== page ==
“might have called forth a tremendous response; might have put new heart and courage into many people, especially young people, fed up with conformism and apathy; and might have led to the development of a more radical movement against nuclear war and war preparations. Such a movement would be invulnerable to attempts at Communist control, if such were made.”


This is no fellow-traveler. Horowitz knows perfectly well that people like Muste, Students for a Democratic Society (SDS) President Carl Oglesby, and even the Trotskyists of the Socialist Workers Party – who provided many of the foot-soldiers and grassroots organizers of the various antiwar “mobilization” committees – most certainly did not advocate a victory to the Vietcong or give them political support. Oglesby argued, in Containment and Change, for a New Left-Old Right antiwar alliance, and cited right-wing isolationists of the past (Robert A. Taft) and the sixties (such as Murray Rothbard) as evidence of a native American noninterventionist tradition. The Trots were ideologically opposed to the Vietcong, whom they denounced as “Stalinists,” and explicitly would not give them political support – an issue that was constantly a source of contention between the SWP and uncritical supporters of Hanoi. But since most people – especially Horowitz’s fellow conservatives – do not know the inside story of internal disputes on the Left, such sweeping pronouncements as to the loyalties of the antiwar movement go unchallenged.


Horowitz smears the whole religious tradition of nonviolent resistance to state authority upheld by the pacifist movement through two world wars on up to the present, and this is not the only history that he either ignores or distorts. The very first demonstrations against US military intervention in Vietnam were largely organized by the Student Peace Union (SPU) in the fall of 1963. The occasion was a tour of the US by Madame Ngo Dinh Nhu, sister-in-law of President Diem and wife of the head of South Vietnam’s secret police: Mme. Nhu was notorious for referring to the self-immolation of Buddhist monks protesting the repressive Diem regime as “barbecues.” At the time, according to the US government, there were 14,000 American troops stationed in Vietnam; the number was probably more, but the public was not that exercised about it. Even on the far Left such organizations as the Communist Party USA, SDS, and the Trotskyist Socialist Workers Party (SWP) did not start organizing around the issue until the number of American troops in Vietnam passed the 20,000 mark, in the spring of 1964. At the time, only the SPU raised the alarm about the dangers of getting involved in a land war in Asia on behalf of an unpopular and corrupt dictatorship – and they were very far from being apologists for the Kremlin.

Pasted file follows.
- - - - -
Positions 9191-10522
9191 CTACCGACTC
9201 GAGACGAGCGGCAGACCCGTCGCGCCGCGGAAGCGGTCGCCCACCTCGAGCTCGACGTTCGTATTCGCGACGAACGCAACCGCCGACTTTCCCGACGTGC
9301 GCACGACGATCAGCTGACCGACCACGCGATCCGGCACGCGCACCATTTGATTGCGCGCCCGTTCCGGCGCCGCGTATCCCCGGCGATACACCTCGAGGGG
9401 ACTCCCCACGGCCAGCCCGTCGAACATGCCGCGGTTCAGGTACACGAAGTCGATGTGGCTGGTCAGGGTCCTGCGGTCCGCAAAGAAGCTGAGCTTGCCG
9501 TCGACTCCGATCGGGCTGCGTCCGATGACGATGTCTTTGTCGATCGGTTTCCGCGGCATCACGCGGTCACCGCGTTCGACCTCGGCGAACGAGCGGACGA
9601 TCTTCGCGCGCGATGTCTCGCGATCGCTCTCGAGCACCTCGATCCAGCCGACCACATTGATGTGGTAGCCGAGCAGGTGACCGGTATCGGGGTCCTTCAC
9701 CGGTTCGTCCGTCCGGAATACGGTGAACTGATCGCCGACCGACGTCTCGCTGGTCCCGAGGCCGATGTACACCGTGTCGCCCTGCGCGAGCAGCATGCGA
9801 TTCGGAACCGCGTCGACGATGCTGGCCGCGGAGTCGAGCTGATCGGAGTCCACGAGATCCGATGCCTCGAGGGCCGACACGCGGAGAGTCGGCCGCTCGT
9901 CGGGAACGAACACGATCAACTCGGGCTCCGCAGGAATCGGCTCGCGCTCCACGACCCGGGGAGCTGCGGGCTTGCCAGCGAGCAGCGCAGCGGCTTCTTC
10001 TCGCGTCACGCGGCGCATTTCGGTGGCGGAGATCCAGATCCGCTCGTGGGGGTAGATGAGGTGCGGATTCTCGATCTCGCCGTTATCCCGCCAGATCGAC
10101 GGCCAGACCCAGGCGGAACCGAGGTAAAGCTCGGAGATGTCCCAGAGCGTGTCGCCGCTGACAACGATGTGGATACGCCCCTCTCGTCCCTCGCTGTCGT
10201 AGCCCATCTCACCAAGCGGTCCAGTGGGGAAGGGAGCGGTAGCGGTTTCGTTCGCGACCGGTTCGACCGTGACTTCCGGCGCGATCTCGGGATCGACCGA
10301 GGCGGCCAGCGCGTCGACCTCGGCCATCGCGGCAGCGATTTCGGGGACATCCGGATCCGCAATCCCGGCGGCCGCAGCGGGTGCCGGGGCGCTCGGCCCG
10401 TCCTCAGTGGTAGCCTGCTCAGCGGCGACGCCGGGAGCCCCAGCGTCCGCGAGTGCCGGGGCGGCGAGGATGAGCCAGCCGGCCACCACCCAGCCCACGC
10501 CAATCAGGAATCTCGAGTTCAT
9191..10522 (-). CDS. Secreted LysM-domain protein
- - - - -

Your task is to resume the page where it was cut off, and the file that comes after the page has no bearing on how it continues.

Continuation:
For the SPU was controlled by the Young People’s Socialist League, the youth section of Max Shachtman’s International Socialist League (ISL), which hated the Kremlin and Stalinism as much if not more than the US State Department. The young Shachtmanites were virulently anti-Communist, and vigorously pushed an anti-Communist exclusion rule at all their public events and in coalitions in which they took part, including at these demonstrations. Horowitz ignores or chooses not to remember the key role played by such Shachtman lieutenants as Bayard Rustin, and others such as Irving Howe and Michael Harrington. Were they totalitarians of the Left? For more on the impact of these “Third Camp” socialists on the antiwar movement, see chapter 2 of Maurice Isserman‘s 1987 book, If I Had a Hammer, but the point is that Horowitz – the alleged expert on the ins and outs of the Left – simply does not know what he is talking about. The crudity of his analysis of the antiwar movement is exceeded only by his broad-brush approach to the war itself. In response to Haynes Johnson’s observation that “we involved ourselves in a colonial war and a civil war, which was against our own traditions and our leaders didn’t understand it and they never explained it to the public,” Horowitz retorted:

“It wasn’t a civil war; it was a war for freedom, and we’re going to win it; the Vietnamese will one day adopt a market system, private property, and civil liberties; it’s just been prolonged by, you know, people like the people on this show. I have never seen – except in Tom Hayden actually – a single leftist recognize that by forcing the United States to withdraw from the battlefield in Vietnam they are responsible for two and a half million deaths of the peasants in Indochina who were murdered by the Communists that the so-called “antiwar movement” supported. I’d like to see a little honesty on this issue. You know, I just couldn’t agree less with Haynes Johnson.”


Eh? If we will win the war against Communism in Vietnam anyway, then why was the war necessary in the first place? Horowitz seems strangely oblivious to this rather obvious point. He also claims that the antiwar movement is responsible for prolonging Vietnam’s transition to a market-based society, but certainly bombing much of the country back to the Stone Age did nothing to establish the hegemony of private property relations – unless the idea is to destroy all property and start out with a “level playing field.”


The idea that we were defeated on the home front, instead of militarily, on the battlefield, is a myth that is at the core of right-wing revisionism on the Vietnam question, and shows a basic blindness not only to the military problem involved in fighting a war on the Asian landmass, but also a woeful ignorance of the history of the conflict. For it was the United States and its allies during World War II, and not just the Kremlin, who were the first sponsors of what was then called the Viet-Minh (League for the Independence of Vietnam) – led by then-nationalist leader Ho Chi Minh – in an insurgency against the Japanese occupation army and the Vichy French colonial authorities. When Uncle Ho and his Allied-supplied guerrilla fighters rode into Hanoi in the summer of 1945, victorious, the future Communist dictator read the words of the Declaration of Independence in the public square. But the Democratic Republic of Vietnam was crushed by British troops, who returned the south of the country to the French: Truman’s decision to side with Paris was determined by the exigencies of the cold war: France was a major bulwark of the NATO alliance, and the protests of a Vietnamese leader who quoted Thomas Jefferson were simply ignored.